Media Watch (a subcommittee of the Public Relations Committee) has three primary initiatives:
- Educating the public about effective autism treatment through proactive contact with the media;
- Responding to inaccurate information or proposed treatments described by the media (as it relates to scientific findings about their effectiveness); and
- Supporting accurate media depictions of empirically–sound interventions for individuals with autism spectrum disorders.
We seek to increase awareness of the scientific underpinnings surrounding autism treatment that can lead to real hope for those touched by this disorder.
Below are some recent letters showcasing our Media Watch efforts.
Thursday, April 12, 2012
While we understand that you were summarizing the comments and opinions of others, the story unfortunately contains some misleading information...
Thursday, April 05, 2012
Although your report underscores the ineffectiveness of HBOT, it also would have helpful if science-based treatment options had been offered...
ASAT Responds to Huffington Post's "The Autism Vaccine Controversy and the Need for Responsible Science Journalism"
Saturday, March 31, 2012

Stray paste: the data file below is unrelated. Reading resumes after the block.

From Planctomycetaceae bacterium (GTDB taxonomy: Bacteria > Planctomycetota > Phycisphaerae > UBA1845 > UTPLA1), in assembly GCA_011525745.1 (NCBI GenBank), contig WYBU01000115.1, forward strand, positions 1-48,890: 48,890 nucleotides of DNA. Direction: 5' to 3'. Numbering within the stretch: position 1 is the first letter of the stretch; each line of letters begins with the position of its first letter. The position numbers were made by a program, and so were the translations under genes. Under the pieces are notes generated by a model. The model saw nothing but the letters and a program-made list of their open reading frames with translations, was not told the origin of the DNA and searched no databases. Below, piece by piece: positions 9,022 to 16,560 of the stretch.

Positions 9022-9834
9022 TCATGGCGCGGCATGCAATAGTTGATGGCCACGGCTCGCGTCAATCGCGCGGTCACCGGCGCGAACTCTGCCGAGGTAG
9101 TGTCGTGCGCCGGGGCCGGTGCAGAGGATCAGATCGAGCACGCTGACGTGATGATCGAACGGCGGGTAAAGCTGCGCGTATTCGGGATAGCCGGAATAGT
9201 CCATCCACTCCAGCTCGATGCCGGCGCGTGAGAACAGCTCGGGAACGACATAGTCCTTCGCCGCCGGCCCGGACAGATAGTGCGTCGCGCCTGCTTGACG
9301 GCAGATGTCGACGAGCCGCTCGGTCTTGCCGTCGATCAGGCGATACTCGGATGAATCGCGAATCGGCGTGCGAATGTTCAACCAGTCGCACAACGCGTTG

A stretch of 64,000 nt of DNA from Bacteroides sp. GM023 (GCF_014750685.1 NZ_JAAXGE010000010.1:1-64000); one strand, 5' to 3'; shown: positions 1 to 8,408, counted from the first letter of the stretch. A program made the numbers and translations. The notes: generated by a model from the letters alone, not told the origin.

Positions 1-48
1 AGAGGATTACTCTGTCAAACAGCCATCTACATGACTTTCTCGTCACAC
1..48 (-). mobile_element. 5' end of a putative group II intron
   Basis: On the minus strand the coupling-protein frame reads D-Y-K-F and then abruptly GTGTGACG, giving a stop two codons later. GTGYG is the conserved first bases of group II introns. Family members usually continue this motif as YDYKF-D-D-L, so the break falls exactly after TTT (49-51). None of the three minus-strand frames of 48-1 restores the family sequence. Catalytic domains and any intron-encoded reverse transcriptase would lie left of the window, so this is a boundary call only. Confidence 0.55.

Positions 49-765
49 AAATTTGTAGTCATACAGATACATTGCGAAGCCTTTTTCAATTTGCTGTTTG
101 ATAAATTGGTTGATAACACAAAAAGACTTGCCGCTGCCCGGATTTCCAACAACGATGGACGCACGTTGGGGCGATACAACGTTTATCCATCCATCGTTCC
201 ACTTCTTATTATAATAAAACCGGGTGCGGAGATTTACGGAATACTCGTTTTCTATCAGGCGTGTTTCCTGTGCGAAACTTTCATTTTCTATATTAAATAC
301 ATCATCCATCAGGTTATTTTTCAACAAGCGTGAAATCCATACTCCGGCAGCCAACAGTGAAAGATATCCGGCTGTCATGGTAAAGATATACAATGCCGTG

The fact that ostensibly responsible journalists fail to understand the simple theory of falsifiability is difficult to swallow...
Thursday, February 23, 2012
Behavior challenges in children and young adults that are not adequately addressed may escalate in severity over time...
Friday, February 17, 2012
Indeed, there is no scientific support for the psychoanalytic theory or treatment of autism...
Tuesday, February 14, 2012
The human and financial costs of children with autism who do NOT receive adequate treatment can cripple parents for a lifetime...
Thursday, February 02, 2012
Upon closer inspection of the topics covered in the week-long training, we took exception to the use of "evidence based comprehensive treatments" to describe all of the following treatment approaches for individuals with autism...
Monday, January 30, 2012
While you acknowledge some positive benefits of applied behavior analytic treatment, your emphasis ignores a large body of research indicating that children who receive Early Intensive Behavioral Intervention (EIBI) benefit significantly relative to those children who do not receive EIBI...
Friday, January 27, 2012
In a very straightforward way, you have denounced the organization's mismanagement of funds and, worse, their false association and improper use of the names of renowned organizations...
ASAT Responds to NY Times Story "A French Film Takes Issue With the Psychoanalytic Approach to Autism"
Sunday, January 22, 2012
If anyone has failed, it has been the psychoanalytic community which, in the last 50 years, has been unable to produce credible evidence for its assertions, has robbed children of their futures, and has abdicated responsibility for the harm they have caused families...